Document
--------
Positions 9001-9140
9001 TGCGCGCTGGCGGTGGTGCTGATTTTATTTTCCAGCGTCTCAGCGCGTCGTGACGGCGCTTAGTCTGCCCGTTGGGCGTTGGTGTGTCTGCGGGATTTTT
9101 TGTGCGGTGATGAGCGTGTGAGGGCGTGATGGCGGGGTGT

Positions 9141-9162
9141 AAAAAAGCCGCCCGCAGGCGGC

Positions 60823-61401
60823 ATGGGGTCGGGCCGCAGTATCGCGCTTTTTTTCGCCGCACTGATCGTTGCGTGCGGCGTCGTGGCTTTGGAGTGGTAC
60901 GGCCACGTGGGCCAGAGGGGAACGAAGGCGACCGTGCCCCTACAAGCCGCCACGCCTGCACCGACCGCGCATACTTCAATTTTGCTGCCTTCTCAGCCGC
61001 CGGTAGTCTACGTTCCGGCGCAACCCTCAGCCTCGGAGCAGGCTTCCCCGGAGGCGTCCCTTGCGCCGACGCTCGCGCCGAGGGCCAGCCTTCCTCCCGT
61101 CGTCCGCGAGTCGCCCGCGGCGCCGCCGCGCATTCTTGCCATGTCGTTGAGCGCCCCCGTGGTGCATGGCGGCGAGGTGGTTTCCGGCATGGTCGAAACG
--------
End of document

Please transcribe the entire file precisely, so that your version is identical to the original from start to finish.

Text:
Positions 9001-9140
9001 TGCGCGCTGGCGGTGGTGCTGATTTTATTTTCCAGCGTCTCAGCGCGTCGTGACGGCGCTTAGTCTGCCCGTTGGGCGTTGGTGTGTCTGCGGGATTTTT
9101 TGTGCGGTGATGAGCGTGTGAGGGCGTGATGGCGGGGTGT

Positions 9141-9162
9141 AAAAAAGCCGCCCGCAGGCGGC

Positions 60823-61401
60823 ATGGGGTCGGGCCGCAGTATCGCGCTTTTTTTCGCCGCACTGATCGTTGCGTGCGGCGTCGTGGCTTTGGAGTGGTAC
60901 GGCCACGTGGGCCAGAGGGGAACGAAGGCGACCGTGCCCCTACAAGCCGCCACGCCTGCACCGACCGCGCATACTTCAATTTTGCTGCCTTCTCAGCCGC
61001 CGGTAGTCTACGTTCCGGCGCAACCCTCAGCCTCGGAGCAGGCTTCCCCGGAGGCGTCCCTTGCGCCGACGCTCGCGCCGAGGGCCAGCCTTCCTCCCGT
61101 CGTCCGCGAGTCGCCCGCGGCGCCGCCGCGCATTCTTGCCATGTCGTTGAGCGCCCCCGTGGTGCATGGCGGCGAGGTGGTTTCCGGCATGGTCGAAACG